Validation set: Choose one of the following options to define how to obtain the observations used for the validation:
Random: The observations are randomly selected. The "Number of observations" N must then be specified.
N last rows: The N last observations are selected for the validation. The "Number of observations" N must then be specified.
N first rows: The N first observations are selected for the validation. The "Number of observations" N must then be specified.
Group variable: If you choose this option, you need to select a binary variable with only 0s and 1s. The 1s identify the observations to use for the validation.
Prediction: Activate this option if you want to select data to use in prediction mode. If you activate this option, you need to make sure that the prediction dataset is structured like the estimation dataset: same variables with the same order in the selections. On the other hand, variable labels must not be selected: the first row of the selections listed below must correspond to data.
Quantitative: Activate this option to select the quantitative explanatory variables. The first row should include variable labels if the Variable labels option is activated on this page.
Qualitative: Activate this option to select the qualitative explanatory variables. The first row should include variable labels if the Variable labels option is activated on this page
Results of a Ridge regression in XLSTAT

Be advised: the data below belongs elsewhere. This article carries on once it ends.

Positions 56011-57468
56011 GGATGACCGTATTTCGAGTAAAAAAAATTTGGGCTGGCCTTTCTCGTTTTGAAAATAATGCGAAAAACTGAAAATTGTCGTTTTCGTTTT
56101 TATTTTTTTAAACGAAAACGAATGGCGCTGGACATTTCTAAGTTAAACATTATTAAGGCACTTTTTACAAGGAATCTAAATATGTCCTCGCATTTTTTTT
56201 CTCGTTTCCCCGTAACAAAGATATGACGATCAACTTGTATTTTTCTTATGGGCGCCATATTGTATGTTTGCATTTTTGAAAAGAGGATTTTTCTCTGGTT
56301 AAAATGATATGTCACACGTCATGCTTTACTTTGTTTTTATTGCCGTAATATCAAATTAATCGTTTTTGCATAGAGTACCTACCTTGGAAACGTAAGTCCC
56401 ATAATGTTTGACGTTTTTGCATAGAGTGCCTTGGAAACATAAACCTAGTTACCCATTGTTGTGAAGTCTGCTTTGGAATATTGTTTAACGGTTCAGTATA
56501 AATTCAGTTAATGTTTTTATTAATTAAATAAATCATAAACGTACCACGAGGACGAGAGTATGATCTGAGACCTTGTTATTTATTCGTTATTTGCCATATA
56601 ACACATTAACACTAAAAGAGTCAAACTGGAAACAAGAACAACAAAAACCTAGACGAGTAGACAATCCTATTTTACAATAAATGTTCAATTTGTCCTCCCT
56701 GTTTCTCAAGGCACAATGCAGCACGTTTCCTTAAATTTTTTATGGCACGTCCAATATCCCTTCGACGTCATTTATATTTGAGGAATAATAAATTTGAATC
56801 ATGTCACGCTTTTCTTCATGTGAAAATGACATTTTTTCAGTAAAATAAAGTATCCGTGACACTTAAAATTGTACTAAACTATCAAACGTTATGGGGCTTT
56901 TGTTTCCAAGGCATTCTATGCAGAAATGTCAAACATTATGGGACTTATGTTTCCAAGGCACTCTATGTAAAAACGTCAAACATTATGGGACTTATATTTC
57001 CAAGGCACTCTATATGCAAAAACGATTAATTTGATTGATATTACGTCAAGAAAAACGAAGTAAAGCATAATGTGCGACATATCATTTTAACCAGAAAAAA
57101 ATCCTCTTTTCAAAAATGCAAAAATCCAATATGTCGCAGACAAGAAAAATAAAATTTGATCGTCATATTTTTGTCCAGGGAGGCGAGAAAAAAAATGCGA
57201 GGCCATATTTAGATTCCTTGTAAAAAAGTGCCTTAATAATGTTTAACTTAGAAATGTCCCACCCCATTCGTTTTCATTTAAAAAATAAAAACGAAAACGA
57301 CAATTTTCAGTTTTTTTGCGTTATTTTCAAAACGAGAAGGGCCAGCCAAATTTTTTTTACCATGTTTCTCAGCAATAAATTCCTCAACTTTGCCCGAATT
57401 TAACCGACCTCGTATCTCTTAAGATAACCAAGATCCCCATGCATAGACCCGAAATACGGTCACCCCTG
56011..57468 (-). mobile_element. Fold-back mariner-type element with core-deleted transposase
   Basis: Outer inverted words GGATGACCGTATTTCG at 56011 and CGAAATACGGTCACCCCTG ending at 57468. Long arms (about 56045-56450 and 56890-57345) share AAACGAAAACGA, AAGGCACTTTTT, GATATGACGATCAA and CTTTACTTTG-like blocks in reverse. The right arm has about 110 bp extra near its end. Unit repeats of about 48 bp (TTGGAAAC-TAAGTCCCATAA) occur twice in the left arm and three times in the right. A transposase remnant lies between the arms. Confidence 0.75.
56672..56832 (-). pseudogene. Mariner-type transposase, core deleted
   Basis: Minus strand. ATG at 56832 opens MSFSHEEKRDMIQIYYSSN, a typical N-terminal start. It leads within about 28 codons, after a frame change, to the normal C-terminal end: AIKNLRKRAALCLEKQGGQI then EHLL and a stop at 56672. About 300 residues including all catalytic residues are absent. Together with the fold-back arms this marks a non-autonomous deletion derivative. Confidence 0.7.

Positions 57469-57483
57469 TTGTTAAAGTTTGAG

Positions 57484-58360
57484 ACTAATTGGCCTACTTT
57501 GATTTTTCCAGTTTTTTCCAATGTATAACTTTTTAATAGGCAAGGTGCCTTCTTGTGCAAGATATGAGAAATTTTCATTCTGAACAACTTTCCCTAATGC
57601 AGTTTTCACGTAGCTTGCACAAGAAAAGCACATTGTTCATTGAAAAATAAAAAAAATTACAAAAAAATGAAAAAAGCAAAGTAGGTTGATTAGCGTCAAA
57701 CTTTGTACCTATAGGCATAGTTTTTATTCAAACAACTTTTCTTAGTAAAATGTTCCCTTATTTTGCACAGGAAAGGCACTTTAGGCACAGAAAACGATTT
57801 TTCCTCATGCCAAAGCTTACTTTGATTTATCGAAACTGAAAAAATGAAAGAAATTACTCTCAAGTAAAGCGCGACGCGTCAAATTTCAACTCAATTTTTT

Descriptive statistics: The table of descriptive statistics shows the simple statistics for all the variables selected. The number of missing values, the number of non-missing values, the mean and the standard deviation (unbiased) are displayed for the quantitative variables.
Correlation matrix: This table is displayed to give you a view of the correlations between the various variables selected.
Goodness of fit statistics: The statistics relating to the fitting of the regression model are shown in this table:
Observations: The number of observations used in the calculations. In the formulas shown below, nn is the number of observations.
Sum of weights: The sum of the weights of the observations used in the calculations. In the formulas shown below, W is the sum of the weights.
DF: The number of degrees of freedom for the chosen model (corresponding to the error part).
R²: The determination coefficient for the model.
The R² is interpreted as the proportion of the variability of the dependent variable explained by the model. The nearer R² is to 1, the better the model.
- MSE: The mean squared error (MSE).
- RMSE: The root mean square of the errors (RMSE) is the square root of the MSE.
Model parameters: This table gives the value of each parameter after fitting it to the model
Standardized coefficients: The table of standardized coefficients (also called beta coefficients) are used, if the matrix containing the explanatory variables has not been centered, to compare the relative weights of the variables. The higher the absolute value of a coefficient, the more important the weight of the corresponding variable.
Predictions and residuals: This table shows, for each observation, the observed value of the dependent variable, the model's prediction and the residuals.
Evolution of the MSE (Cross Validation): this table provides the evolution of the MSE as well as the number of active variables according to the lambda regularization parameter.
Chart of variable importance: The importance measure for a given variable is the absolute value of its coefficient in the regression.
Chart of MSE evolution (Cross-validation): This chart shows the MSE evolution according to the λ parameter.
Charts of predictions and residuals: These charts allow you to visualize the results mentioned above.
Example of a Ridge regression in XLSTAT
A tutorial on how to use the Ridge regression is available in our Help Center.